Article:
What is the Disciplinary Process for Mississippi Certified Nurse Aides?
According to the Mississippi Minimum Standards for Certified Nurse Aides regulations, once the Department of Health receives information about potential misconduct, such as abuse, neglect, or theft, they will investigate the issue. If they determine, during this initial investigation, that there is enough preliminary evidence to conclude that there might be actual misconduct, they will notify the CNA of the complaint.
Notifications from the state must be made in writing within ten days of finishing the investigation. Additionally, notification will be made to the CNA, the Nurse Aide Registry, and the current administrator of the facility where the incident occurred. When the Nurse Aide Registry receives word of an issue, they will place a disciplinary flag next to the CNA's name in their system to indicate that the investigation has been concluded, the allegations are thought to be valid, and the CNA has been informed of their right to a hearing.
The notice of your right to a hearing will include your right to appeal with counsel, the right to cross-examine all witnesses, present evidence and witness testimony, and the right to refute any testimony or evidence presented by the other side. It is important to note that the formal rules of evidence and procedure will not apply during the hearing and that if you fail to show up for a hearing you requested, you will be waiving your right to a hearing, and the findings made against you will be put on the Nurse Aide Registry.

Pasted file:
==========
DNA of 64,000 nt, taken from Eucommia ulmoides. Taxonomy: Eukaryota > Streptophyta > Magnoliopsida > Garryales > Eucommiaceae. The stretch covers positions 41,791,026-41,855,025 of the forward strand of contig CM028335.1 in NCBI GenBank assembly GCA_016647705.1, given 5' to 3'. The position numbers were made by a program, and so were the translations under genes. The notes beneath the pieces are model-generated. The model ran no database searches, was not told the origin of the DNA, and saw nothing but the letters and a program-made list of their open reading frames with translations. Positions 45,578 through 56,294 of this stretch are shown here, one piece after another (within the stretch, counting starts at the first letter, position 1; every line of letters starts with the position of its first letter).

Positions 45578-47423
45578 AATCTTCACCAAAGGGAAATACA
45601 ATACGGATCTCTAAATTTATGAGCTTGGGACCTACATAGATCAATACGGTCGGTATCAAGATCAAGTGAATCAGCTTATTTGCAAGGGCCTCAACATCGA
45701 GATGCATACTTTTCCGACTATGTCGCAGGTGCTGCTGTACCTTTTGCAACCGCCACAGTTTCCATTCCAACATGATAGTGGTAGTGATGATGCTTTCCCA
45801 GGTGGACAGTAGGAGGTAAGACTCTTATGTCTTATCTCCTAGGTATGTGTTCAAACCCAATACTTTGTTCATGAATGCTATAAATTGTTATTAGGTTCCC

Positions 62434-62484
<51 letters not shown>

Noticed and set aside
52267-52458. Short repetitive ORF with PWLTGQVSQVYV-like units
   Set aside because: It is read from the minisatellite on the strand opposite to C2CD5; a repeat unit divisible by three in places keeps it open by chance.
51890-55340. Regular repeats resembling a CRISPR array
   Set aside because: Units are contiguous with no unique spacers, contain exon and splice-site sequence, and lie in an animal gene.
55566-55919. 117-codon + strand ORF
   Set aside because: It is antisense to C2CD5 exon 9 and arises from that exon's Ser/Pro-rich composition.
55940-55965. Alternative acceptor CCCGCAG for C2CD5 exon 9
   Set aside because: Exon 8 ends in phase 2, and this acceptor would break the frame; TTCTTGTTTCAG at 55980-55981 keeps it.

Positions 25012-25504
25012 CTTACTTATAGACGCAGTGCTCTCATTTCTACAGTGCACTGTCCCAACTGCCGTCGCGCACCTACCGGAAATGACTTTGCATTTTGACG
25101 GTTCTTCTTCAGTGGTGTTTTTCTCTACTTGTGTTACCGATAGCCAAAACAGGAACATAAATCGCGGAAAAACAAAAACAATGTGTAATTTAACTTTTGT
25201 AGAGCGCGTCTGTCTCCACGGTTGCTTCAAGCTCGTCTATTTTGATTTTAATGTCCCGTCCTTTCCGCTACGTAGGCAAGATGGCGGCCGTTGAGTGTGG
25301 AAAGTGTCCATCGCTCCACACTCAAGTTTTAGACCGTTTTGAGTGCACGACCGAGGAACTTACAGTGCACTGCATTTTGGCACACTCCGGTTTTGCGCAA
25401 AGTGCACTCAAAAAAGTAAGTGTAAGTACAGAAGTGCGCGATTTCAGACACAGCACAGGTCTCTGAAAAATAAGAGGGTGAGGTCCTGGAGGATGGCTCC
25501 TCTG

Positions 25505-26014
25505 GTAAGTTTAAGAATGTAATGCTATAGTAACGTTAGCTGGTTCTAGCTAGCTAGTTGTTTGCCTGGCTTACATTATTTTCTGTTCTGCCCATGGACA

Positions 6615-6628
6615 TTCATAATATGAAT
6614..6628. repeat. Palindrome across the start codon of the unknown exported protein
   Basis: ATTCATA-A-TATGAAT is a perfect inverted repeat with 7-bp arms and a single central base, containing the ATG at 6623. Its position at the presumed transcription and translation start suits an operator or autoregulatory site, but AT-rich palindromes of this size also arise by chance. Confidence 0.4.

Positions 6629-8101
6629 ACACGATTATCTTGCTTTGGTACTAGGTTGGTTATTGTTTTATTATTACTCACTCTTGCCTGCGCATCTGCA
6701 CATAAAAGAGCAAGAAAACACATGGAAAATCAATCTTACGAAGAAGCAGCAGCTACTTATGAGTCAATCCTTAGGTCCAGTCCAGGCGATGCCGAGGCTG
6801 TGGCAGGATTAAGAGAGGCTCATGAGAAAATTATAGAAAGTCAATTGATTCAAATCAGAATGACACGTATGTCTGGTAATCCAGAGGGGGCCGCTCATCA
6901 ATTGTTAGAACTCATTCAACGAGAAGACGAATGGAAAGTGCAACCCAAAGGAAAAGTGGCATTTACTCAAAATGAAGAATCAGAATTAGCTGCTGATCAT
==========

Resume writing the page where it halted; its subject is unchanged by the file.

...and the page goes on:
When you receive word of your right to a hearing, you must opt into it. This hearing will be the only chance you get to fully defend yourself against the complaint. If you don't respond or decide not to pursue the hearing, you will lose out on the opportunity to explain your side of the story and prevent any punishments you might receive.
During the hearing, the licensing agency will first present its case, and then you will have the chance to present your defense. Your attorney-advisor will ensure you have gathered any relevant evidence and witness testimony that will aid in your defense argument. They will also ensure you are prepared for cross-examination.
At the end of the hearing, the Hearing Officer will review the information presented and determine whether the CNA is responsible for the alleged misconduct. Notice of this decision and which punishment will be imposed is sent to the CNA within sixty days of the hearing. This decision is final and cannot be appealed further, so it is incredibly important to prepare a solid defense to ensure you are not being punished unfairly.